Shortly after the May 24 mass shooting at Robb Elementary School in Uvalde, Gov. Greg Abbott called on Lt. Gov. Dan Patrick and Texas State Rep. and Speaker Dade Phelan to convene special legislative committees. Their task was to identify steps the State could take to prevent further violence on school campuses.
Gov. Abbott issued a press release on Monday commending both state officials for quickly proposing school safety solutions and working to rapidly address the five topics that the governor’s office had determined were critical elements of security plans for all Texans.
“I applaud both the Lt. Governor and Speaker for quickly offering proposals that can immediately make schools safer, provide needed mental health support, and help our law enforcement officers on the front lines,” Abbott wrote in the press release. “I also thank them for quickly organizing special legislative committees to deliberate and propose solid solutions to address public and school safety.”
Among the first steps taken by the State was the allocation of $50 million in funds to provide safety equipment for campus police departments. Such equipment would include body shields that can be used as barricades when officers confront an active shooter, such as at Robb Elementary.
“This is just the beginning of the process of appropriately equipping all law enforcement with another important tool to provide a speedy response to any threat,” wrote Lt. Gov. Patrick in a June 13 letter to Speaker Phelan. “As we move forward, this will require additional funds to ensure all officers across the state will have immediate access to these shields.”
Speaker Phelan also proposed shifting about $100 million in already-appropriated funds to expand mental health care and improve school safety. The funding process is known as “budget execution” and foregoes some of the red tape that typically delays project funding.
“I believe our respective chambers have the obligation to take immediate, concrete action with the goal of making our schools as safe as possible before the start of the upcoming school year,” wrote Speaker Phelan in a June 12 letter to Patrick. “The coming year will bring many debates and policy discussions about how our state approaches the issue of school safety, mental health, police training, firearm safety, and more, and I look forward to working with you in this important mission to make Texas a safer place.”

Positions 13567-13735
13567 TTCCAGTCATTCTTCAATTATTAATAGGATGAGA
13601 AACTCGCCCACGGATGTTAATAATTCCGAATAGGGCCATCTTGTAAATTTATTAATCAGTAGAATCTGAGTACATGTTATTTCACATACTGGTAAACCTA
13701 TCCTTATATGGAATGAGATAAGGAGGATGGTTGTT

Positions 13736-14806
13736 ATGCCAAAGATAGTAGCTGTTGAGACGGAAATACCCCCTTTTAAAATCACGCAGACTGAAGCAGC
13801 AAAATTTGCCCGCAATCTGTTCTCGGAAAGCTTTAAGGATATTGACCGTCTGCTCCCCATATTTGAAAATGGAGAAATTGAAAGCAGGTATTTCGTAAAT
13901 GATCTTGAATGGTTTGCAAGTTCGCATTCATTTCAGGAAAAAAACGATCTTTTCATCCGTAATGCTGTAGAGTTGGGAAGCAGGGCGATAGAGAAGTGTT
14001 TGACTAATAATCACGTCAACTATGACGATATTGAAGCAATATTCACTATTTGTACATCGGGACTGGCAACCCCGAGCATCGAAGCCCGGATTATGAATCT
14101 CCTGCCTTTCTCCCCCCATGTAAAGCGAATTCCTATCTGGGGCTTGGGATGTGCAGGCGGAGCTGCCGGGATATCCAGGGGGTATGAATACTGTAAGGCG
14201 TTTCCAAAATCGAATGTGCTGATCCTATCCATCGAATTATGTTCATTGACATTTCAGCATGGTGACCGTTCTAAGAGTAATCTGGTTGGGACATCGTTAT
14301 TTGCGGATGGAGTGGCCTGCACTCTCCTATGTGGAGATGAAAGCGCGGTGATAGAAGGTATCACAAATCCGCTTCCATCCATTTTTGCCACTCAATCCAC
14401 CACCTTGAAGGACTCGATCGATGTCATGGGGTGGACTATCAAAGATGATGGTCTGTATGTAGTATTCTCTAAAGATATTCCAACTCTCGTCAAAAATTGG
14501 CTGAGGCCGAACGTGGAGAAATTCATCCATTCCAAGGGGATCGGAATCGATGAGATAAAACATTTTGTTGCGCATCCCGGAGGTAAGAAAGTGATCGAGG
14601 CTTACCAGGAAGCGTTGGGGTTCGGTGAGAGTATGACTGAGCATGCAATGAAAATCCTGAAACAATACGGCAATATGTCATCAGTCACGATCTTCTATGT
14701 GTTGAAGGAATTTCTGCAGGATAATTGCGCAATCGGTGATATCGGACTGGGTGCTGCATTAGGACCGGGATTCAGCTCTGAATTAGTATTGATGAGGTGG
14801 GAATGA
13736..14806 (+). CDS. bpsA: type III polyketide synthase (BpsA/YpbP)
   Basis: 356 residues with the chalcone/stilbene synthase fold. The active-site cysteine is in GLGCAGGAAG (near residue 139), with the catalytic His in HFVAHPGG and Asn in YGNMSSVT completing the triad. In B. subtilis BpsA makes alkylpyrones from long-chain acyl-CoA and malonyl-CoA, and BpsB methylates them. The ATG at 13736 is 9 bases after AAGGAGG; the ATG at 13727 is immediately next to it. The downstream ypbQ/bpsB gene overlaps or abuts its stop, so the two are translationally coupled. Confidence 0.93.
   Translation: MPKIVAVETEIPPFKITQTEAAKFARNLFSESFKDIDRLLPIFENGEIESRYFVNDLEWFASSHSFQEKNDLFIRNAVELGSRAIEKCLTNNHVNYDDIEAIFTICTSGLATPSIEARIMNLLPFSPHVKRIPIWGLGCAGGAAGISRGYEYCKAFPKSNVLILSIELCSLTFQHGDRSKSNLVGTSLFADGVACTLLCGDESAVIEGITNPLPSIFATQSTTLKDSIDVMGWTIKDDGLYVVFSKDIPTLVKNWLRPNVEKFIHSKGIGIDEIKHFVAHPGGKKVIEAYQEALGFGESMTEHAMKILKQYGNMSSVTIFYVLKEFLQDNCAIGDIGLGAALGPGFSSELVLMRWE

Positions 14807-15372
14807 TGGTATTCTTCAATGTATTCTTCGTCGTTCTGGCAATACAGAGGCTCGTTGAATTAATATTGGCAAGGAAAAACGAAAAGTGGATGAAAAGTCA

Some state Democrats have called the moves inadequate, claiming that the only meaningful path forward is reducing legal access to firearms, seeking to ban the sale of firearms to individuals younger than 21, and restricting magazines capable of holding more than 10 rounds of ammunition. Notably, the individual who committed the Uvalde school shooting purchased semi-automatic rifles shortly after his 18th birthday.
“The fact of the matter is that guns are the issue,” wrote Co-Executive Director of the Texas Democratic Party Jamarr Brown in response to the letters from Patrick and Phelan. “Yes, we need more mental health support, and our schools need to be properly upgraded—but those are distractions from the issue at hand: that an 18-year-old was able to legally purchase a weapon of war and use it to slaughter a classroom of children and teachers.”
In 2020, 45,222 Americans died due to firearms, according to the Pew Research Center. Slightly more than half of those deaths were ruled suicides. Of the remaining 13,620 gun-related homicides, nearly 60% were caused by handguns. Only 3% were attributed to rifles, including the type of weapon used in Uvalde.
Definitions of mass-shooting events vary from one source to another. For example, the FBI describes mass-shooting events as “active shooter incidents.” Conversely, the Gun Violence Archive describes mass shooting events as those in which four or more people are killed.